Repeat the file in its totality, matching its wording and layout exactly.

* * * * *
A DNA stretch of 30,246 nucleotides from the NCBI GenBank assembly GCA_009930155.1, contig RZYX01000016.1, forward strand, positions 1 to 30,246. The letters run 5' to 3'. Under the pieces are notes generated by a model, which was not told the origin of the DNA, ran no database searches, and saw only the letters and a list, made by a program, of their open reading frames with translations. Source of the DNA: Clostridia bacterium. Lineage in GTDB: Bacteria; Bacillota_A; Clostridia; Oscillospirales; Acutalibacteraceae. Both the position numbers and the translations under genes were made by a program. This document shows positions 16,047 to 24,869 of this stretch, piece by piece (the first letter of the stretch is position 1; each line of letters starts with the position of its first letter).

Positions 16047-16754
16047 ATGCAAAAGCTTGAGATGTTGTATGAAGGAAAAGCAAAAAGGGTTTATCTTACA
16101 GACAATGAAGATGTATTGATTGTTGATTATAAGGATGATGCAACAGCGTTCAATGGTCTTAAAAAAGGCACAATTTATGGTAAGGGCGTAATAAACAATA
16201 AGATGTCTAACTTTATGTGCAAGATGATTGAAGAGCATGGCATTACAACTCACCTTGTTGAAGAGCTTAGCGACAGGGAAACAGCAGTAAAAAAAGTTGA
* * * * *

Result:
A DNA stretch of 30,246 nucleotides from the NCBI GenBank assembly GCA_009930155.1, contig RZYX01000016.1, forward strand, positions 1 to 30,246. The letters run 5' to 3'. Under the pieces are notes generated by a model, which was not told the origin of the DNA, ran no database searches, and saw only the letters and a list, made by a program, of their open reading frames with translations. Source of the DNA: Clostridia bacterium. Lineage in GTDB: Bacteria; Bacillota_A; Clostridia; Oscillospirales; Acutalibacteraceae. Both the position numbers and the translations under genes were made by a program. This document shows positions 16,047 to 24,869 of this stretch, piece by piece (the first letter of the stretch is position 1; each line of letters starts with the position of its first letter).

Positions 16047-16754
16047 ATGCAAAAGCTTGAGATGTTGTATGAAGGAAAAGCAAAAAGGGTTTATCTTACA
16101 GACAATGAAGATGTATTGATTGTTGATTATAAGGATGATGCAACAGCGTTCAATGGTCTTAAAAAAGGCACAATTTATGGTAAGGGCGTAATAAACAATA
16201 AGATGTCTAACTTTATGTGCAAGATGATTGAAGAGCATGGCATTACAACTCACCTTGTTGAAGAGCTTAGCGACAGGGAAACAGCAGTAAAAAAAGTTGA